Public Anomie

For some time I’ve wondered how Michel Houellebecq’s Submission would play when it arrived here in the States, nearly a year removed from its tumultuous publication in France. In that country, of course, it appeared the same morning that terrorists slaughtered much of the editorial staff of Charlie Hebdo, including one of Houellebecq’s closest friends. The book had already enjoyed—if that is the right word, and with Houellebecq it probably is—a prepublication patina of infamy. The novel dominated the evening-TV pundit fests, sparking debates about multiculturalism, Islamophobia, and the politics of provocation and responsibility. Fleur Pellerin, the embattled minister of culture who had just recently flubbed a test of her literary credentials by not being able to name a single book by Nobelist Patrick Modiano, vowed that she would most definitely read Submission. François Hollande promised that he would too. And this happened before the massacre.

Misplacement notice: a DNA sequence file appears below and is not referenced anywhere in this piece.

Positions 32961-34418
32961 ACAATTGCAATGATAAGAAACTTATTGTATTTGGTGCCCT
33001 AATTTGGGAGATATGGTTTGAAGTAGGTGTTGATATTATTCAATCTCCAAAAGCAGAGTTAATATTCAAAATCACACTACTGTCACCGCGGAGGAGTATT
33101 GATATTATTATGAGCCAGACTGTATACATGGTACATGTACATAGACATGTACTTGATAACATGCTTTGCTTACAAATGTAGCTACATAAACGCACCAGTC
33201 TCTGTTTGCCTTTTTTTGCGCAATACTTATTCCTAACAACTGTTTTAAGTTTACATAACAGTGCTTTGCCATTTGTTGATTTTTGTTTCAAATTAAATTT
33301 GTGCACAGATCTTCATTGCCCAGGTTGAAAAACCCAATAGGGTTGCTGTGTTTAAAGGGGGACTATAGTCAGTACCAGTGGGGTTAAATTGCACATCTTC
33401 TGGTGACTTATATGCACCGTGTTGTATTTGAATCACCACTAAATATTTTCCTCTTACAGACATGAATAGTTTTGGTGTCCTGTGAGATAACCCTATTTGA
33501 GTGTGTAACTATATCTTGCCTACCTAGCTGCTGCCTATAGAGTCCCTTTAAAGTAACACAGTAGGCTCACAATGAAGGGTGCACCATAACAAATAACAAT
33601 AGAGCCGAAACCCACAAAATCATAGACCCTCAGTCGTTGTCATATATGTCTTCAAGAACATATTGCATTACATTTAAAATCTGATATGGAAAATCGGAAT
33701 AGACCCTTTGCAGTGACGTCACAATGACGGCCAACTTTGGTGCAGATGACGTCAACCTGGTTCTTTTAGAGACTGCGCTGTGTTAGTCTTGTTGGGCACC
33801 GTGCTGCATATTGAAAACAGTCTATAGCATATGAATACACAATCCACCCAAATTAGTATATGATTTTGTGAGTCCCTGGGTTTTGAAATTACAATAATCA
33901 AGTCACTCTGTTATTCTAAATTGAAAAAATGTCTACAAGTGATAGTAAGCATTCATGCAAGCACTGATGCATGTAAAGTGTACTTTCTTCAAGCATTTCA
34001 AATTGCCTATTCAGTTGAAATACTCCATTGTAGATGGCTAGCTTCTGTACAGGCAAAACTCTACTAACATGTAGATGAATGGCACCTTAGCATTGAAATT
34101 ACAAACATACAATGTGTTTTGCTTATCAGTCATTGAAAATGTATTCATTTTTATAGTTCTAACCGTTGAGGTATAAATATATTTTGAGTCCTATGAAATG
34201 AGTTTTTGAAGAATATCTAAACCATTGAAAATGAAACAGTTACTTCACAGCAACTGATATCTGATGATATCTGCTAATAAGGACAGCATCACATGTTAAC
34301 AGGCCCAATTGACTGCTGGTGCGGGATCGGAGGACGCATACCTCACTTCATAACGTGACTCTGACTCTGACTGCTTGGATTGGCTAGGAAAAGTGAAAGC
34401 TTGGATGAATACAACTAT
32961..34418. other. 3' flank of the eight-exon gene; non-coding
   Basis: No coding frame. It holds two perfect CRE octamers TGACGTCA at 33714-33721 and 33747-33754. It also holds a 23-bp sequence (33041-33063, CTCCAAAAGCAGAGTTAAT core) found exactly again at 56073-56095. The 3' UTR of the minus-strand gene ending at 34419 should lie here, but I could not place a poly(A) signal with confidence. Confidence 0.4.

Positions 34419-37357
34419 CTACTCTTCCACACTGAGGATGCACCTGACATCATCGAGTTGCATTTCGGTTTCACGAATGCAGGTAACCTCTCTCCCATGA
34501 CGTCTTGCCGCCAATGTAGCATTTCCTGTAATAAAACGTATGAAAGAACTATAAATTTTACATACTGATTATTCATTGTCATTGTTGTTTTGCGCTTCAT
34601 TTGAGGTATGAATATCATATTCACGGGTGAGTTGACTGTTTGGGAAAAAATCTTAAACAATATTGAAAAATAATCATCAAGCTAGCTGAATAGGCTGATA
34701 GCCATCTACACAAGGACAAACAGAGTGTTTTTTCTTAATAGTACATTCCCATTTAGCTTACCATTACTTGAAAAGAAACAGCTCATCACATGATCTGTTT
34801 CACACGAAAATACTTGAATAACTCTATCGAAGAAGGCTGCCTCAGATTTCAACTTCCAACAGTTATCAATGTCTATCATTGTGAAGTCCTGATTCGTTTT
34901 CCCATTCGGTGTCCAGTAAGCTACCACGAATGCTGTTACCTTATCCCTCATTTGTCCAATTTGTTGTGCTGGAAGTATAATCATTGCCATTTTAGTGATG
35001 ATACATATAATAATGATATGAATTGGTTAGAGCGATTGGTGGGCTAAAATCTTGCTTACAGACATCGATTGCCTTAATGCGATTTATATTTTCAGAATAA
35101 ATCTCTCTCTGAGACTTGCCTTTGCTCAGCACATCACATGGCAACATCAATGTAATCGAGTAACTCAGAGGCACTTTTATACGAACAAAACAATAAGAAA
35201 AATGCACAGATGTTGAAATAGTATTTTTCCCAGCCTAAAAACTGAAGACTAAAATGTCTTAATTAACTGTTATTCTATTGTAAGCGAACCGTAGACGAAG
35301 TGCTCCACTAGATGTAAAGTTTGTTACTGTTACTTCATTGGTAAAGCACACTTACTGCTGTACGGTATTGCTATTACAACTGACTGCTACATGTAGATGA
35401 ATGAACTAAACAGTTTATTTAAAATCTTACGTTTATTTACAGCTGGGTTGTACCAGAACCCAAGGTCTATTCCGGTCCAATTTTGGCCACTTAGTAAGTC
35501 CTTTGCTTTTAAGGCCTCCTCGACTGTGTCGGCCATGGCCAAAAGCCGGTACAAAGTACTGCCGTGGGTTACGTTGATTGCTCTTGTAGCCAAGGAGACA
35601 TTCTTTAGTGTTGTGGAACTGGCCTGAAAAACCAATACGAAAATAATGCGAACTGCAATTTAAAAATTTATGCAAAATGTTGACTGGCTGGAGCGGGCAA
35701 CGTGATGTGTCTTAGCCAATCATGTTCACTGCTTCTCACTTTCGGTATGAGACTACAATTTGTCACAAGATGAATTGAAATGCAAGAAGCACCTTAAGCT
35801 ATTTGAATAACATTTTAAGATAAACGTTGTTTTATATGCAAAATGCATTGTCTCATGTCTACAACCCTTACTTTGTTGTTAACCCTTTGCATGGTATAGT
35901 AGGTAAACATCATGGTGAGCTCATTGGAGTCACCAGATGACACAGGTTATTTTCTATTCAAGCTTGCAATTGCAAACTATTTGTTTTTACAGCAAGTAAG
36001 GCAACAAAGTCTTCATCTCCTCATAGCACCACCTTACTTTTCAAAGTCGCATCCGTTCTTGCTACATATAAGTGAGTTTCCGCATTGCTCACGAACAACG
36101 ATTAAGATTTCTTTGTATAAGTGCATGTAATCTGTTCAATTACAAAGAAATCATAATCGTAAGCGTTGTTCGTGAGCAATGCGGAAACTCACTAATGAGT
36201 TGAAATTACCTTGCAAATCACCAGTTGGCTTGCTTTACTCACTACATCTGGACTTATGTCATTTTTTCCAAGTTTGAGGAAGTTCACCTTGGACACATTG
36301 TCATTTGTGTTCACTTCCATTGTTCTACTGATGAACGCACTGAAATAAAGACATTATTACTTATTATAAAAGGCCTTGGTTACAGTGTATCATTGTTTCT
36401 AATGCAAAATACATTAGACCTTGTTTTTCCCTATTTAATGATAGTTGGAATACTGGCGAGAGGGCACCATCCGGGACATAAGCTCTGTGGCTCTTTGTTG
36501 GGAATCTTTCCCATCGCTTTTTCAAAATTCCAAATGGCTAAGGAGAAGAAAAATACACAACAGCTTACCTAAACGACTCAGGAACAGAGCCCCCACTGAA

In America (and in the UK, too, where Submission was recently published), the novel arrives with its context neatly packaged in hindsight: Without the notoriety of the January attack, I’m not convinced that the appearance of Submission would have occasioned much in the way of readership or discussion. (In Germany and Italy, the book was on the shelves and out the door almost immediately, with sales figures rivaling those in France.) It’s been aeons since a novel by Houellebecq raised so much as an eyebrow, much less moved the cultural needle—ask yourself how frequently The Map and the Territory, which garnered Houellebecq the Prix Goncourt, popped up in have-you-read-it conversations. At least in the States, he has occupied a position somewhat analogous to, say, that of Lars von Trier, another prematurely discolored, self-conscious enfant terrible with an agonistic relationship to his artistic and political forebears, whose occasional creative brilliance is undercut by a penchant for vapidly offensive statements. That is to say, both are shticky performers with a predictable brand, and more often than not easier to ignore than to care about.